• wabi-sabi (n.) a philosophy based on the acceptance of transience and imperfection.
  • komorebi (n.) sunlight that is filtered through leaves and trees.
  • ukiyo-e (n.) a genre of Japanese art focused on showing subjects from everyday life.
  • shinrinyoku (n.) walking through a forest and soaking up all of the green light as you go. literally translates to “forest bath”.
  • kogarashi (n.) refers to the wind at the start of winter that blows the last leaves off the trees. literally translates to “leaf-wilting wind”.
  • itadakimasu (adv.) an expression of grateful and appreciative acceptance when receiving something physical, usually in reference to food and said before a meal. literally translates to “I humbly receive”.
  • yokai (n.) supernatural creatures from folktales and myths
  • sora (n.) sky
  • okami (n.) wolf
  • hanabi (n.) firework
  • shibui (adj.) the muted attractiveness of minimalism and restraint
  • yugen (n.) the sense of beauty and awe borne from an awareness of the unseen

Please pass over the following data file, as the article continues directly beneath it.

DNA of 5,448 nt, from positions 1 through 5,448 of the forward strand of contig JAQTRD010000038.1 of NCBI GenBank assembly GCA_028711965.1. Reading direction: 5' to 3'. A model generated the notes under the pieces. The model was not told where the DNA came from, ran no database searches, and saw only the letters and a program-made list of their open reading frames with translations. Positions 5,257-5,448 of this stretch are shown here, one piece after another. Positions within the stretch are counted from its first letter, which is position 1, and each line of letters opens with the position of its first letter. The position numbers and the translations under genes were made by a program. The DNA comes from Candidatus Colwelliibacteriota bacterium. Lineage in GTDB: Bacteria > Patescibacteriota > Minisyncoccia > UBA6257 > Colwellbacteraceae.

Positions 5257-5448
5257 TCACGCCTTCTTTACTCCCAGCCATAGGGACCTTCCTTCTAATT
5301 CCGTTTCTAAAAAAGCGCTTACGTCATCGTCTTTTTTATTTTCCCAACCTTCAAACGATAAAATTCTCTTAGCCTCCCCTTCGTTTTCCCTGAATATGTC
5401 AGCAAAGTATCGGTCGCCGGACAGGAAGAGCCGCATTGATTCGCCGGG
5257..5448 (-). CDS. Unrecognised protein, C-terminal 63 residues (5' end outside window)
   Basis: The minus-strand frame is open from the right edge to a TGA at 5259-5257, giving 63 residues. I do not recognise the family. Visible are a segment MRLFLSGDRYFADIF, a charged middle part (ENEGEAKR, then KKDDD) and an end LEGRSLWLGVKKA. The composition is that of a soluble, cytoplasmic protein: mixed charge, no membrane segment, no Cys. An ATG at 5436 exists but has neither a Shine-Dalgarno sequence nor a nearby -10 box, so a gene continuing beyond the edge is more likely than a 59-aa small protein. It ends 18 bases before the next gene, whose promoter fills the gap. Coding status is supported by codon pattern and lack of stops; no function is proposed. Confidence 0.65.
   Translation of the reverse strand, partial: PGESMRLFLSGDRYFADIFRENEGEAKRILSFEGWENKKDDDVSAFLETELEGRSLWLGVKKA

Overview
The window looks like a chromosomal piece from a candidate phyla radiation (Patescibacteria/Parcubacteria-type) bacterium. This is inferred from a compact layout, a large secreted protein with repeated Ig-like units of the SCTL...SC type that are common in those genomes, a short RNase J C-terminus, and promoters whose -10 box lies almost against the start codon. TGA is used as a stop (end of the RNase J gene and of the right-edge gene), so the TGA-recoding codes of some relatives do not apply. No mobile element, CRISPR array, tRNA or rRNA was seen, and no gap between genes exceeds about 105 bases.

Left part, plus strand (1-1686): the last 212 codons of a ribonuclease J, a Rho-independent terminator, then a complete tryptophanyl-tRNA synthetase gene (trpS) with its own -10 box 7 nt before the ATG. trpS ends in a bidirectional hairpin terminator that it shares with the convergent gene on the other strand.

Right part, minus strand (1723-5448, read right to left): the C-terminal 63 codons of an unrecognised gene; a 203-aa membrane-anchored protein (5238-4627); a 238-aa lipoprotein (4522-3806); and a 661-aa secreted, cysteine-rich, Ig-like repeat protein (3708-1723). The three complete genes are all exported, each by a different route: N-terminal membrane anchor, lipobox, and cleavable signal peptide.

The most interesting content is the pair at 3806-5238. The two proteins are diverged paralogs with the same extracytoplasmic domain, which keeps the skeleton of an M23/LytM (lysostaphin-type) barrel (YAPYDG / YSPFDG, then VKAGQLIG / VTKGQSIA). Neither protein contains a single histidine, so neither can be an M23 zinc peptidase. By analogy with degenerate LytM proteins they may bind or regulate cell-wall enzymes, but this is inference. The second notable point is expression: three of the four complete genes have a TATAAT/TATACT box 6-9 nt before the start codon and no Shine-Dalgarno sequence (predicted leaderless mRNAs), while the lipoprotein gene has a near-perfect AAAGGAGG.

• omotenashi (n.) a heightened sense of thoughtfulness and consideration in anticipating others’ needs
  • nemawashi (n.) understanding that people are different and grow in different ways and using this understanding to prep and organise life accordingly.
  • gaman (n.) an extreme level of perseverance that stretches beyond one’s comfort level
  • mottainai (v.) avoiding wastefulness in any and all things and activities
  • furusato (n.) the home that you long for; not necessarily the place you grew up in or a place that yet exists.
  • tsundoku (v.) the practice of collecting so many books and texts that they result in unread piles
  • setsunai (n.) a subtle and complex sadness that manifests as a creeping heartache
  • ikigai (n.) your reason for waking up each day
  • kawaakari (n.) the gleam of reflected light from a river’s surface. literally translates to “river light”.
  • majime (n.) a reliable person, able to finish and accomplish things without fuss.
  • hon’ne (n.) a person’s honest feelings, beliefs and desires, usually used to refer to the difference between a person’s identity and the identity of their social group. literally translates to “true sound”.
  • kaizen (v.) to improve, grow, or change in beneficial ways.
  • jinsei (n.) life
  • kasai (n.) fire
  • tomodachi (n.) friend
  • daijobu (n.) an expression of being fine or okay
  • konayuki (n.) powder snow
  • yume (n.) dream
  • mirai (n.) future
  • genjitsu (n.) reality
  • sekai (n.) world
  • akatsuki (n.) dawn
  • hikari (n.) light
  • ame (n.) rain
  • heiwa (n.) peace